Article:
Officials Tracking Health Problems in Ground Zero Rescue Workers

City officials on Thursday launched a follow-up survey for thousands of people in a registry tracking post-Sept. 11 health problems, looking for proof of persistent respiratory and psychological illnesses in those who worked or lived near ground zero.

The World Trade Center Health Registry gathered initial information from 71,437 people who worked at ground zero or were in the area at the time of the attacks, making it the nation's largest such registry.

The program has come under criticism for failing to reach conclusions about post-Sept. 11 health effects sooner and for not providing information about treatment to survivors.

"We wish we had all of the answers. We wish we knew what the long-term health effects of 9/11 are," Health Commissioner Thomas Frieden said Thursday. "But we don't."

The new questionnaires ask for more details about the registrants' exposure and any update on their symptoms.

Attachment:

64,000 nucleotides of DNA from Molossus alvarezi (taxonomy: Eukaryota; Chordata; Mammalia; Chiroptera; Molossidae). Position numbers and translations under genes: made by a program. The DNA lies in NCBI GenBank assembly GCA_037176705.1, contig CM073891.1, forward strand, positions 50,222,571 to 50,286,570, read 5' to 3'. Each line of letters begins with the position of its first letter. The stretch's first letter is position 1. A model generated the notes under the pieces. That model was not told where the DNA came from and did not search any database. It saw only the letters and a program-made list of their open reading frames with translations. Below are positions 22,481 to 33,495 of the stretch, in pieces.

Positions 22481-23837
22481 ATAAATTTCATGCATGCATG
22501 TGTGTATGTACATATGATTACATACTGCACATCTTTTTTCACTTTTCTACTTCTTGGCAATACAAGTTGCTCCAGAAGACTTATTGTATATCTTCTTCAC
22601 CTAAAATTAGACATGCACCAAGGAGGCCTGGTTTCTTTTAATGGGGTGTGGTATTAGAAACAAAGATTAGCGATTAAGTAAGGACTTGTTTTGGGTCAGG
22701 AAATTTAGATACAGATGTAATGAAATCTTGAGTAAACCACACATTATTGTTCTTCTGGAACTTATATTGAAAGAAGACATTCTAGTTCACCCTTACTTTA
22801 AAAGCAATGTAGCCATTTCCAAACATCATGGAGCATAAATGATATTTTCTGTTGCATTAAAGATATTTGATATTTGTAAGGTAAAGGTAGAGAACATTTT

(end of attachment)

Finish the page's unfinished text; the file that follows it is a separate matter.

Officials have warned that it may take 20 years before doctors know what Sept. 11 did — and did not do — to the emergency personnel, civilians and others engulfed in the airborne remains of the two 110-story buildings.

A class-action lawsuit representing thousands of ailing workers and civilians blames Sept. 11 for their health problems, and two programs in the city are treating tens of thousands of rescue workers who say they developed sinusitis, cancers and other ailments after the attack.

In addition, a New Jersey medical examiner this year declared that the death of a retired city police detective who spent hours at the trade center site was "directly related to the 9/11 incident."

Frieden said that while registrants have reported respiratory problems, post-traumatic stress disorder and anxiety, "what we don't know are how long the symptoms are going to persist."

He said it would take several months to gather the data and that a follow-up report could be completed by the end of the year.